September 2016 Archives | Bergen County, New Jersey, Law Blog
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September 2016 Archives

Liability for Not Stopping the Bus?

Copy-of-Fotolia_80752093_L-768x512.jpgWhile riding on a NJ Transit bus, Anasia Maison alleged that her fellow passengers became increasingly unruly with her and then injured her by throwing a glass object at her face. In addition to suing the passenger who threw the object, Maison alleged that NJ Transit had a duty to maintain security on the bus, keep her safe and free from harm and take reasonable steps to prevent the incident and her injuries from occurring. NJ Transit responded that it was not liable to Maison based on the immunity provisions of the NJ Tort Claims Act (the "TCA").

Lab Reports and the Right to Cross Examination

Fotolia_52912435_XS.jpgIf a toxicologist reviews a blood sample taken by another specialist and later testifies at trial, it may not violate a driver's Sixth Amendment rights under the Confrontation Clause. In State v. Michaels, the defendant had struck an oncoming car when she crossed the center line, severely injuring the opposing car's driver and killing the passenger. The defendant gave permission for a blood sample to be taken and admitted that she had used Xanax and cocaine the night of the accident. The defendant's blood sample was sent to a lab where analysts tested it and found it contained cocaine and Xanax. The assistant lab director wrote a report determining that, based upon the analysts' findings, it was unsafe for the defendant to drive a car on the evening of the accident.

Performing The Wrong Procedure

pexels-photo-1.jpgVolume 316, No. 11 of The Journal of the American Medical Association featured an article called "Performing the Wrong Procedure." The article included reasons why these errors occur, and we decided to pass that information on as it is a recurring theme in so many of the malpractice case in which we represent the injured.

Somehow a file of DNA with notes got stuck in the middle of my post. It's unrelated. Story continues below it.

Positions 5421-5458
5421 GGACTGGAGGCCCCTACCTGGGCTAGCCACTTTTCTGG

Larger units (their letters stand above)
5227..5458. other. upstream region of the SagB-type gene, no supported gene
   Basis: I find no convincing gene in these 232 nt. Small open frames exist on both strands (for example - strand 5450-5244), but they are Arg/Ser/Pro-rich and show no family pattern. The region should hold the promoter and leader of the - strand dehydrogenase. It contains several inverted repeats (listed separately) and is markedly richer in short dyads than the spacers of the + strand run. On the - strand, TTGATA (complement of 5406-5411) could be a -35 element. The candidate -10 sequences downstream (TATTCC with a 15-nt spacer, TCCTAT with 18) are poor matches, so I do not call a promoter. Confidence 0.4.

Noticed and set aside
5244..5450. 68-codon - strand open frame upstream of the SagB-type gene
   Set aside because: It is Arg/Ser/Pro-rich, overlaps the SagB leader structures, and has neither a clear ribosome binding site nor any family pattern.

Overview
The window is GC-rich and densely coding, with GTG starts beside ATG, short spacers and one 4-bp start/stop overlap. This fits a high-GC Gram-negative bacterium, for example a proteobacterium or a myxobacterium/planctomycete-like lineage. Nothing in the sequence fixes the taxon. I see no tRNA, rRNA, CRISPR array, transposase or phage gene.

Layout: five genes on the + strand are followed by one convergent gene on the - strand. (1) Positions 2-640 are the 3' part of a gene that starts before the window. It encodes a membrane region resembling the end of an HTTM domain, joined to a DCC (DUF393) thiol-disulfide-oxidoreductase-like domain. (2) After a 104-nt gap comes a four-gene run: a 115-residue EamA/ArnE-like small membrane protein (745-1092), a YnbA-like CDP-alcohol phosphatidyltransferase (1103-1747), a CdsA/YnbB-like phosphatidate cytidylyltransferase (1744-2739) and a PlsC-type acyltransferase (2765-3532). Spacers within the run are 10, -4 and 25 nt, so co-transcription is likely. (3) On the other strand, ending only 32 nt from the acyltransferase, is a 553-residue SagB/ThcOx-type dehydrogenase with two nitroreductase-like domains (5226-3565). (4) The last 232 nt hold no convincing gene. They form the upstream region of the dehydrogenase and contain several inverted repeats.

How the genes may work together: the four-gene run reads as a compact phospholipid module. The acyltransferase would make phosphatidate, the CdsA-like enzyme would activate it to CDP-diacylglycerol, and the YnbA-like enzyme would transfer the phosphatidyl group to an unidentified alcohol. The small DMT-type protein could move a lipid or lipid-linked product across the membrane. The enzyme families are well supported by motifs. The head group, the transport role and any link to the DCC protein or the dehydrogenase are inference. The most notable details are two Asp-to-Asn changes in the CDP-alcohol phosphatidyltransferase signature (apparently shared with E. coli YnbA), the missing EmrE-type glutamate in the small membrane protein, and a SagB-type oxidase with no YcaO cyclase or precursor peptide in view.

Jurisdiction Does Not Extend to Germany

Fotolia_55224559_L-768x432.jpgIn State v. Sumulikoski, students from Paramus Catholic High School attended a school-sponsored trip abroad to, among other places, Germany. While in Germany, two male chaperones, a 28-year-old permanent substitute and athletic coach and a 31-year-old vice president of operations, had sexual relations with three 17-year-old female students. They were charged in New Jersey with multiple counts of sexual assault and endangering the welfare of a child.

New Jersey Personal Injury Litigation

Barry Knopf and Audra DePaolo are working on the new edition of the LexisNexis Practice Guide New Jersey Personal
Injury Litigation, which they expect to be released in early 2017. 

Intraoperative Monitoring in Back Surgery and Its Importance in Malpractice Actions

Fotolia_74198154_M-1-300x214.jpgA patient is wheeled into the operating room. The surgeon is present. The anesthesiologist appears and then a group appears with computers and electronic monitoring equipment. You probably have not been told who they are before you entered the room and it probably will not be any part of your focus as you are put to sleep.

Insurance: Getting What You Paid For